Review Article
Solitary Pulmonary Metastatic Neuroendocrine Tumor with EML4-ALK Fusion Gene Mimicking Glioblastoma: A Case Report and Literature Review
Chongran Sun*, Feng Yan, Jinghong Xu, Buyi Zhang, Baizhou Li, Biao Jiang and Jianmin Zhang*
Corresponding Author: Jianmin Zhang, Chongran Sun, Department of Neurosurgery of the Second Affiliated Hospital of Zhejiang University School of Medicine, China
Received: December 12, 2017; Revised: January 27, 2018; Accepted: December 21, 2017
Citation: Sun C, Yan F, Xu J, Zhang B, Li B, et al. (2018) Solitary Pulmonary Metastatic Neuroendocrine Tumor with EML4-ALK Fusion Gene Mimicking Glioblastoma: A Case Report and Literature Review. J Neurosurg Imaging Techniques, 3(1): 172-176
Copyrights: ©2018 Sun C, Yan F, Xu J, Zhang B, Li B, et al. This is an open-access article distributed under the terms of the Creative Commons Attribution License, which permits unrestricted use, distribution, and reproduction in any medium, provided the original author and source are credited
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Lung cancer is the most frequently seen origin of intracranial metastatic tumors. Lung cancer with EML4-ALK fusion gene is mainly detected in adenocarcinomas, but is extremely rare in pulmonary neuroendocrine tumors. We report a case of a 60-year-old woman with a solitary intracranial pulmonary metastatic neuroendocrine tumor, with EML4-ALK fusion gene which should be differentiated from primary brain tumors such as glioblastoma. Because of the low incidence, gene testing of EML4-ALK fusion for such tumors is seldom prescribed by pathologists. However this may lead to the missing of effective target therapy. Literature regarding to the pathological and radiological features of such entity were reviewed to get a deep understanding of this entity and to avoid missing target therapy for the patients.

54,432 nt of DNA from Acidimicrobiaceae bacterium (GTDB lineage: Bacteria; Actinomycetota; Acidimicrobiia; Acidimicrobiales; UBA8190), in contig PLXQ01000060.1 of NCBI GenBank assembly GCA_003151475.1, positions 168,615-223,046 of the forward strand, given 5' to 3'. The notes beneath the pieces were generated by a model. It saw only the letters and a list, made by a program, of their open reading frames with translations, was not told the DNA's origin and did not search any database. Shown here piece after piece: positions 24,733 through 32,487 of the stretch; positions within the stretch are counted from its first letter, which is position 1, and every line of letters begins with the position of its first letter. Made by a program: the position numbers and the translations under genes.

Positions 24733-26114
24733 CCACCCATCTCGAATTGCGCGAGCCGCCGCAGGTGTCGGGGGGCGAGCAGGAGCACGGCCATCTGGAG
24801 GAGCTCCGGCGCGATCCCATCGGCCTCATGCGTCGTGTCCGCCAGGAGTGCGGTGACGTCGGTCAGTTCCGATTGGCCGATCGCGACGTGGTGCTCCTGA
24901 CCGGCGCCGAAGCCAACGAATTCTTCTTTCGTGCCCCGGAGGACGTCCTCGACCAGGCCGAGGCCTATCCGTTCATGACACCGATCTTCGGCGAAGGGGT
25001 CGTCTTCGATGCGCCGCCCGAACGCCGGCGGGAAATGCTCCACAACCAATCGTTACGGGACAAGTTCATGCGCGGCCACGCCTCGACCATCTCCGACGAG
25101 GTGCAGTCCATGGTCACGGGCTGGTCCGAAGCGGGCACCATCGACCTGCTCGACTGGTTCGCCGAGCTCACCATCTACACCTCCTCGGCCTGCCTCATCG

Keywords: Pulmonary neuroendocrine tumors, Intracranial metastasis, Target therapy, Differential diagnosis



Lung cancers are responsible for approximately 50% of brain metastatic neoplasms [1]. However, intracranial metastatic lung neuroendocrine tumors are relatively rare. It is extremely rare that lung neuroendocrine tumor harbors EML4-ALK fusion gene (EML4-ALK fusion gene is responsible for 3%-5% non-small-cell lung cancer, especially adenocarcinomas). Neoplasms with EML4-ALK fusion gene are sensitive to Crizotinib, a targeted drug as an ALK inhibitor. We describe an incidentally found lesion of this rare kind of tumor, which may result in improper treatment. It is important to identify the radiological features of this rare entity to avoid improper diagnosis and treatment.


History and Physical examination